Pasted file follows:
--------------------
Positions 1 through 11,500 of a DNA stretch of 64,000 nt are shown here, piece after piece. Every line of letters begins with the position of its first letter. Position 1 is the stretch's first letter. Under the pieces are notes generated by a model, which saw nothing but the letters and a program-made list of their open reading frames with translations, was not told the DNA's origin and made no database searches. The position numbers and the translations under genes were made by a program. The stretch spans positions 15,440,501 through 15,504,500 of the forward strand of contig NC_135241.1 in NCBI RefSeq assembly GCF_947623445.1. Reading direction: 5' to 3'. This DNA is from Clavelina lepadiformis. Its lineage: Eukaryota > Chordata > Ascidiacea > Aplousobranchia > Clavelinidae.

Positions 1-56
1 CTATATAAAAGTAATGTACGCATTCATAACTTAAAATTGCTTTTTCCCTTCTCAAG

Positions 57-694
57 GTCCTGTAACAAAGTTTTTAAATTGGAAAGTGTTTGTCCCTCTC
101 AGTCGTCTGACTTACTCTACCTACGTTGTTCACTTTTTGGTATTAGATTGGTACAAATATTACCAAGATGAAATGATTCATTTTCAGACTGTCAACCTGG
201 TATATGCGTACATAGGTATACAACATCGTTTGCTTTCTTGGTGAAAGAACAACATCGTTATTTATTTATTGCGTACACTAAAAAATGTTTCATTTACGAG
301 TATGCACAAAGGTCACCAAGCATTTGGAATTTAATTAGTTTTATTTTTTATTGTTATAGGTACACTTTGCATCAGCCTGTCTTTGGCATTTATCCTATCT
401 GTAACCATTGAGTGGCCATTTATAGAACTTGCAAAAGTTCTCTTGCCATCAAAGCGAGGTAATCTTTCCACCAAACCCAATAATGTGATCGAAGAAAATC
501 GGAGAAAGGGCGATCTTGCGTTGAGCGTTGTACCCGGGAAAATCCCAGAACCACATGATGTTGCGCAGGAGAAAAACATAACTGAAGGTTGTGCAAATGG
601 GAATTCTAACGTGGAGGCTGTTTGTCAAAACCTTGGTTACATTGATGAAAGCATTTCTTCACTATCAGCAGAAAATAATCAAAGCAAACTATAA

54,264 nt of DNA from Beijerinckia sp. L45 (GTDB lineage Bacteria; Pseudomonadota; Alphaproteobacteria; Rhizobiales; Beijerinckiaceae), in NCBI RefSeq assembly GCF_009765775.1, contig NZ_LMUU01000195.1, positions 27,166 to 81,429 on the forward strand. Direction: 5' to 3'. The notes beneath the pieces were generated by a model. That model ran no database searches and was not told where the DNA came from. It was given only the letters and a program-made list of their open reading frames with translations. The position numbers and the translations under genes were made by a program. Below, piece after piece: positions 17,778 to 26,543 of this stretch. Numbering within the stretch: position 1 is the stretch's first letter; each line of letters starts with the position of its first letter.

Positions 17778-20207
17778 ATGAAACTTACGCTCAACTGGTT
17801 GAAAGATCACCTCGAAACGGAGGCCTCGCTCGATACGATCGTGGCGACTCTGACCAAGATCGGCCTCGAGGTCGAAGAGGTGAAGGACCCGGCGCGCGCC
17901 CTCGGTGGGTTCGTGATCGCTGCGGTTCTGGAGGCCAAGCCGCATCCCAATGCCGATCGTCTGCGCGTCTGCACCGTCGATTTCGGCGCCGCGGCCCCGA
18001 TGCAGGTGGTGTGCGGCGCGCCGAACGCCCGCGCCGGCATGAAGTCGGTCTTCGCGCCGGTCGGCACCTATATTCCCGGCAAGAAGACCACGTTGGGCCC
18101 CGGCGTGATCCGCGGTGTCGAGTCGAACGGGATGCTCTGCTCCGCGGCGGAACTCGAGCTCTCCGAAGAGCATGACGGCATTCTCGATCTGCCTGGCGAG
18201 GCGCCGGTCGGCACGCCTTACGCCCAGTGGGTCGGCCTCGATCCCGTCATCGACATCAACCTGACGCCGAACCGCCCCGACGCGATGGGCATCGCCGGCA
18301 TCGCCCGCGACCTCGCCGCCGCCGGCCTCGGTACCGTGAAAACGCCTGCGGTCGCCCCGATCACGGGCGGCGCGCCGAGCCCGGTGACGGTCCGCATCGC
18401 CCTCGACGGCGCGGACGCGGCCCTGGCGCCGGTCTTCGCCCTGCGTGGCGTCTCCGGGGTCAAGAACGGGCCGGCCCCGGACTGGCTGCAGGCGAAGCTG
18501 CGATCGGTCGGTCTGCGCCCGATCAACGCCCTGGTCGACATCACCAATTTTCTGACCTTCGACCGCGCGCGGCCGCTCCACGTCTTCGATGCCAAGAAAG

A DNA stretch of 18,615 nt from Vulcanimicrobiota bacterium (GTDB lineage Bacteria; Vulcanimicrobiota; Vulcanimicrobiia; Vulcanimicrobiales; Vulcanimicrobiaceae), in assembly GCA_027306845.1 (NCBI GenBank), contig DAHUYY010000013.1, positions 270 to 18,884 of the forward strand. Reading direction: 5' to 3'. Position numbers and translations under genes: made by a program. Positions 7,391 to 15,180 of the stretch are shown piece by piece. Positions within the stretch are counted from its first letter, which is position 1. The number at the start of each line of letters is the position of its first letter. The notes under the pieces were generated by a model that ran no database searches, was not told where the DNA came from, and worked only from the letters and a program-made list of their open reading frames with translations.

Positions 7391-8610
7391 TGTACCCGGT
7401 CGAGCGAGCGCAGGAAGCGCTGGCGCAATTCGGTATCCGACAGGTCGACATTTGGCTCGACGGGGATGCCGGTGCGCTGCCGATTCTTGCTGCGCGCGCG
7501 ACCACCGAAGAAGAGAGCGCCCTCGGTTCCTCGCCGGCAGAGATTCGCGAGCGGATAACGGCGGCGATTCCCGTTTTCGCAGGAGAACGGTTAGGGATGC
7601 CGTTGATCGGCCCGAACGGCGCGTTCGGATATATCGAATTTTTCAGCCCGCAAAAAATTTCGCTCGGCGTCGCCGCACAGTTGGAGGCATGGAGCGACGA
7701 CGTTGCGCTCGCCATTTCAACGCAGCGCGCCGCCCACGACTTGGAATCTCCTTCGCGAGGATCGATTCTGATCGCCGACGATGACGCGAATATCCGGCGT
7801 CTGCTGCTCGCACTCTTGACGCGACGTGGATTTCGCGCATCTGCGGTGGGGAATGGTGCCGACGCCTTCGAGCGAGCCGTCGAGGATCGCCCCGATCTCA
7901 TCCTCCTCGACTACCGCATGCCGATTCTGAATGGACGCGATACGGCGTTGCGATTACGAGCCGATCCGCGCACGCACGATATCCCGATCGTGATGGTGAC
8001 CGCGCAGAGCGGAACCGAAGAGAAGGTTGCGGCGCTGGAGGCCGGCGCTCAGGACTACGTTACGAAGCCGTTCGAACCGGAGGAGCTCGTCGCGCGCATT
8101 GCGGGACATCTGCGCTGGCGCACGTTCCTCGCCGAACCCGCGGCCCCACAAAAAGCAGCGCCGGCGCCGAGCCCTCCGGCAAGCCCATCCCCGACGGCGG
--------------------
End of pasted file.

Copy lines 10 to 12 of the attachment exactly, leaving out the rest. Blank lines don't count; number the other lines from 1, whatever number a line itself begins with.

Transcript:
501 GGAGAAAGGGCGATCTTGCGTTGAGCGTTGTACCCGGGAAAATCCCAGAACCACATGATGTTGCGCAGGAGAAAAACATAACTGAAGGTTGTGCAAATGG
601 GAATTCTAACGTGGAGGCTGTTTGTCAAAACCTTGGTTACATTGATGAAAGCATTTCTTCACTATCAGCAGAAAATAATCAAAGCAAACTATAA

54,264 nt of DNA from Beijerinckia sp. L45 (GTDB lineage Bacteria; Pseudomonadota; Alphaproteobacteria; Rhizobiales; Beijerinckiaceae), in NCBI RefSeq assembly GCF_009765775.1, contig NZ_LMUU01000195.1, positions 27,166 to 81,429 on the forward strand. Direction: 5' to 3'. The notes beneath the pieces were generated by a model. That model ran no database searches and was not told where the DNA came from. It was given only the letters and a program-made list of their open reading frames with translations. The position numbers and the translations under genes were made by a program. Below, piece after piece: positions 17,778 to 26,543 of this stretch. Numbering within the stretch: position 1 is the stretch's first letter; each line of letters starts with the position of its first letter.